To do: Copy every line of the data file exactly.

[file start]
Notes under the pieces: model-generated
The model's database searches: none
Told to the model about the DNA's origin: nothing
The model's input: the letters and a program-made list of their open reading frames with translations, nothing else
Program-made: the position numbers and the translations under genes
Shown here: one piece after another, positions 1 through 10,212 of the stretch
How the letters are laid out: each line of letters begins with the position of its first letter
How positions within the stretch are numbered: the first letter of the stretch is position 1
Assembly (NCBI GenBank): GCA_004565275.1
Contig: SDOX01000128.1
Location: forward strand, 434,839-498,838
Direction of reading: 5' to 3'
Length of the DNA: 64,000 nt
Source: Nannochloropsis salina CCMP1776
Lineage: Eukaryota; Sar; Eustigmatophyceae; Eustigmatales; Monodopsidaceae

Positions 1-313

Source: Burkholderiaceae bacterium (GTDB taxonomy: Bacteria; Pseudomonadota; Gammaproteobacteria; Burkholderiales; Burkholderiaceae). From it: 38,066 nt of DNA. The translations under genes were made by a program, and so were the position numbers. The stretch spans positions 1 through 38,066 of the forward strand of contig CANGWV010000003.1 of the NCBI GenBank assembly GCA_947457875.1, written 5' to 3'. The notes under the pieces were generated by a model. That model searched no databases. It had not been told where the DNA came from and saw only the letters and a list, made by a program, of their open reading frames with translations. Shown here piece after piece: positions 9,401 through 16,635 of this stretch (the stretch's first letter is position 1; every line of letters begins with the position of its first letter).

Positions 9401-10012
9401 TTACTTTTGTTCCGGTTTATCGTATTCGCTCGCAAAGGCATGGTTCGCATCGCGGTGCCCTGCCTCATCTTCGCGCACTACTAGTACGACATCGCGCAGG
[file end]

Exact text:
Notes under the pieces: model-generated
The model's database searches: none
Told to the model about the DNA's origin: nothing
The model's input: the letters and a program-made list of their open reading frames with translations, nothing else
Program-made: the position numbers and the translations under genes
Shown here: one piece after another, positions 1 through 10,212 of the stretch
How the letters are laid out: each line of letters begins with the position of its first letter
How positions within the stretch are numbered: the first letter of the stretch is position 1
Assembly (NCBI GenBank): GCA_004565275.1
Contig: SDOX01000128.1
Location: forward strand, 434,839-498,838
Direction of reading: 5' to 3'
Length of the DNA: 64,000 nt
Source: Nannochloropsis salina CCMP1776
Lineage: Eukaryota; Sar; Eustigmatophyceae; Eustigmatales; Monodopsidaceae

Positions 1-313

Source: Burkholderiaceae bacterium (GTDB taxonomy: Bacteria; Pseudomonadota; Gammaproteobacteria; Burkholderiales; Burkholderiaceae). From it: 38,066 nt of DNA. The translations under genes were made by a program, and so were the position numbers. The stretch spans positions 1 through 38,066 of the forward strand of contig CANGWV010000003.1 of the NCBI GenBank assembly GCA_947457875.1, written 5' to 3'. The notes under the pieces were generated by a model. That model searched no databases. It had not been told where the DNA came from and saw only the letters and a list, made by a program, of their open reading frames with translations. Shown here piece after piece: positions 9,401 through 16,635 of this stretch (the stretch's first letter is position 1; every line of letters begins with the position of its first letter).

Positions 9401-10012
9401 TTACTTTTGTTCCGGTTTATCGTATTCGCTCGCAAAGGCATGGTTCGCATCGCGGTGCCCTGCCTCATCTTCGCGCACTACTAGTACGACATCGCGCAGG